In order to be eligible for U.S. citizenship, you must:
- Be at least 18 years old.
- Have been a Lawful Permanent Resident (green card holder) for at least 5 years, OR be a Lawful Permanent Resident for at least 3 years if married to and living with your U.S. Citizen spouse. Other exceptions apply to members of U.S military, diplomats and their spouses.
- Have been physically present in the United States for at least half of the period of permanent residency, not have traveled outside the U.S for longer than that. For a five year residency, this means no more than 2.5 years or 30 months.
- Have been continuously in the U.S, and not have left the U.S. for long periods of time during the past 5 years (i.e you may be at risk if you left the U.S. 6 months at a time or longer, and you are ineligible if you left the U.S. for 1 year or longer).
- Have residence in the district where you are applying for at least 3 months.
- Be a person of good moral character.
- Be able to speak, read, write and understand basic English (age and/or medical exemptions may apply for those who qualify).
- Have basic knowledge of United States history, government, and civics
- Be willing to take an Oath of Allegiance to the United States.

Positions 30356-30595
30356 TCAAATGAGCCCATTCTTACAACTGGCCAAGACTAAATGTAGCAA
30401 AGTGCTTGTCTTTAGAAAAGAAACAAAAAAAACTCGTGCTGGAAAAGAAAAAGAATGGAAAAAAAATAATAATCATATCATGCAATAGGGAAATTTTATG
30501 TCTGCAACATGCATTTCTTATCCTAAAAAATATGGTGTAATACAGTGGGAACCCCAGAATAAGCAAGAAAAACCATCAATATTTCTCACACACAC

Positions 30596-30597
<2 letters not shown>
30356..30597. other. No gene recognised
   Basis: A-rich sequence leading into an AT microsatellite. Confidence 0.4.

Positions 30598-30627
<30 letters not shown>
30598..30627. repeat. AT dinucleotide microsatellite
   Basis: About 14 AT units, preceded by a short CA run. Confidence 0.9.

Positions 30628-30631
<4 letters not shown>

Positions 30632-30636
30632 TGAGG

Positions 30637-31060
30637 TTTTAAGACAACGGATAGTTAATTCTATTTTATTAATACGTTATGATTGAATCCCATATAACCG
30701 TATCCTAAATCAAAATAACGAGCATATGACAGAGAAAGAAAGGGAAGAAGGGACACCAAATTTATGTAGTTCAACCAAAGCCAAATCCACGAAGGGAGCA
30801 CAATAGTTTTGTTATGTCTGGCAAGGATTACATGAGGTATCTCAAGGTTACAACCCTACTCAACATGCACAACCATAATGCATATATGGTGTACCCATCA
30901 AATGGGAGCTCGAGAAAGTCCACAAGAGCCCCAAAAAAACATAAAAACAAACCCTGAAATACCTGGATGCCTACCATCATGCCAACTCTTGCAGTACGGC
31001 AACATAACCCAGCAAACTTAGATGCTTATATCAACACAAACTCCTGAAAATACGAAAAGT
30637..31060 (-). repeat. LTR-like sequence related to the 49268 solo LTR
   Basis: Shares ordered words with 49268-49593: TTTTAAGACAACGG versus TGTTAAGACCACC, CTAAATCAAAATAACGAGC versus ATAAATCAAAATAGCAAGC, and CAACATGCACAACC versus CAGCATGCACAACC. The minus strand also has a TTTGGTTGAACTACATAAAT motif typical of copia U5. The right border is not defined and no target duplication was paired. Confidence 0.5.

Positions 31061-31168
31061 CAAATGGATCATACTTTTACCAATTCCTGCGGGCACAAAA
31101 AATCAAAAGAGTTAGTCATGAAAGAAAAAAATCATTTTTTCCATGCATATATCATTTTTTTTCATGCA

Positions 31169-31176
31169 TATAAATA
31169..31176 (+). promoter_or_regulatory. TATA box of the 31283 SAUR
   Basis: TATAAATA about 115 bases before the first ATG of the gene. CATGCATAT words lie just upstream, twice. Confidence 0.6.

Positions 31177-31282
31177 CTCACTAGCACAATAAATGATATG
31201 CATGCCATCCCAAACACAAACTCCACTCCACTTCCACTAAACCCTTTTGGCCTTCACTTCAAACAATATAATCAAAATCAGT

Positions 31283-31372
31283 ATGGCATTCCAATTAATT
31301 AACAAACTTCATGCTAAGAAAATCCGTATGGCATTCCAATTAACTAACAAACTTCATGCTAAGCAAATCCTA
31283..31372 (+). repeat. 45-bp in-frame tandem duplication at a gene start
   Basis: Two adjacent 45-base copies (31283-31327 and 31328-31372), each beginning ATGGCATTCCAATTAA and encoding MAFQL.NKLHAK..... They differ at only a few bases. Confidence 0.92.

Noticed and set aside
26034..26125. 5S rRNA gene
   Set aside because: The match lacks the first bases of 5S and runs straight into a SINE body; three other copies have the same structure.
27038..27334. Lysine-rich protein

It is in your best interest to consult with an immigration attorney/BIA Accredited representative before you send your application for citizenship.
Benefits of U.S Citizenship
As a U.S. citizen, you:
- Have the right to vote.
- Can travel with a U.S. passport.
- Can sponsor family members to immigrate to the U.S.
- Gain derivative citizenship for your children (under 18).
- Can run for public office.
- Can serve on a jury.
- Have better employment opportunities.
- Have the right to hold certain government jobs.
- Have better access to certain educational scholarships.
- Are eligible for federal benefits, such as public assistance, financial aid for college, etc.
- Have the self-assurance to become more involved in political, economic, and social institutions.